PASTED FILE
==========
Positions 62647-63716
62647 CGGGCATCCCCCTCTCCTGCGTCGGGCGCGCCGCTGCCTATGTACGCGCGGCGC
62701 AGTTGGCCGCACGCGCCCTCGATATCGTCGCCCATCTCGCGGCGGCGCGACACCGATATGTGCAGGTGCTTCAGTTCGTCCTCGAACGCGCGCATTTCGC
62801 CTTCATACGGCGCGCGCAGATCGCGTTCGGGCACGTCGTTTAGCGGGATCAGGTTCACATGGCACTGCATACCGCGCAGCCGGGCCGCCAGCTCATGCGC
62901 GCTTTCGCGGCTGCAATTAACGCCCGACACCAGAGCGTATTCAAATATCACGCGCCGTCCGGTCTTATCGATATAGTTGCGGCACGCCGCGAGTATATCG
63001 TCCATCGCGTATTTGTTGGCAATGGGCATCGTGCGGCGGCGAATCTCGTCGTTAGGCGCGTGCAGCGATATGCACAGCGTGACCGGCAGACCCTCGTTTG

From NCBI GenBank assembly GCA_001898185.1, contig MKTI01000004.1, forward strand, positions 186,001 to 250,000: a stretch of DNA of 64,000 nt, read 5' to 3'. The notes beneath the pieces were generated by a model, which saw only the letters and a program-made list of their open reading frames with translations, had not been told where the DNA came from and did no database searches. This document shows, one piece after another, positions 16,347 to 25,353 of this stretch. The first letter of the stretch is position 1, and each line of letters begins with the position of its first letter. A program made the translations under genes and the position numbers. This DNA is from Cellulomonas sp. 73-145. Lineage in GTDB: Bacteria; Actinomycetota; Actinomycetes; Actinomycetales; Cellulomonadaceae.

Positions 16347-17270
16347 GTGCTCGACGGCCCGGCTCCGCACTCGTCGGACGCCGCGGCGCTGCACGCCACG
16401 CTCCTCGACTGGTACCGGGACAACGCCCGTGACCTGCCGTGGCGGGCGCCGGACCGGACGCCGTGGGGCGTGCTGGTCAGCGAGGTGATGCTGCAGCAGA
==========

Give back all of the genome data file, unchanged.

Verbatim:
Positions 62647-63716
62647 CGGGCATCCCCCTCTCCTGCGTCGGGCGCGCCGCTGCCTATGTACGCGCGGCGC
62701 AGTTGGCCGCACGCGCCCTCGATATCGTCGCCCATCTCGCGGCGGCGCGACACCGATATGTGCAGGTGCTTCAGTTCGTCCTCGAACGCGCGCATTTCGC
62801 CTTCATACGGCGCGCGCAGATCGCGTTCGGGCACGTCGTTTAGCGGGATCAGGTTCACATGGCACTGCATACCGCGCAGCCGGGCCGCCAGCTCATGCGC
62901 GCTTTCGCGGCTGCAATTAACGCCCGACACCAGAGCGTATTCAAATATCACGCGCCGTCCGGTCTTATCGATATAGTTGCGGCACGCCGCGAGTATATCG
63001 TCCATCGCGTATTTGTTGGCAATGGGCATCGTGCGGCGGCGAATCTCGTCGTTAGGCGCGTGCAGCGATATGCACAGCGTGACCGGCAGACCCTCGTTTG

From NCBI GenBank assembly GCA_001898185.1, contig MKTI01000004.1, forward strand, positions 186,001 to 250,000: a stretch of DNA of 64,000 nt, read 5' to 3'. The notes beneath the pieces were generated by a model, which saw only the letters and a program-made list of their open reading frames with translations, had not been told where the DNA came from and did no database searches. This document shows, one piece after another, positions 16,347 to 25,353 of this stretch. The first letter of the stretch is position 1, and each line of letters begins with the position of its first letter. A program made the translations under genes and the position numbers. This DNA is from Cellulomonas sp. 73-145. Lineage in GTDB: Bacteria; Actinomycetota; Actinomycetes; Actinomycetales; Cellulomonadaceae.

Positions 16347-17270
16347 GTGCTCGACGGCCCGGCTCCGCACTCGTCGGACGCCGCGGCGCTGCACGCCACG
16401 CTCCTCGACTGGTACCGGGACAACGCCCGTGACCTGCCGTGGCGGGCGCCGGACCGGACGCCGTGGGGCGTGCTGGTCAGCGAGGTGATGCTGCAGCAGA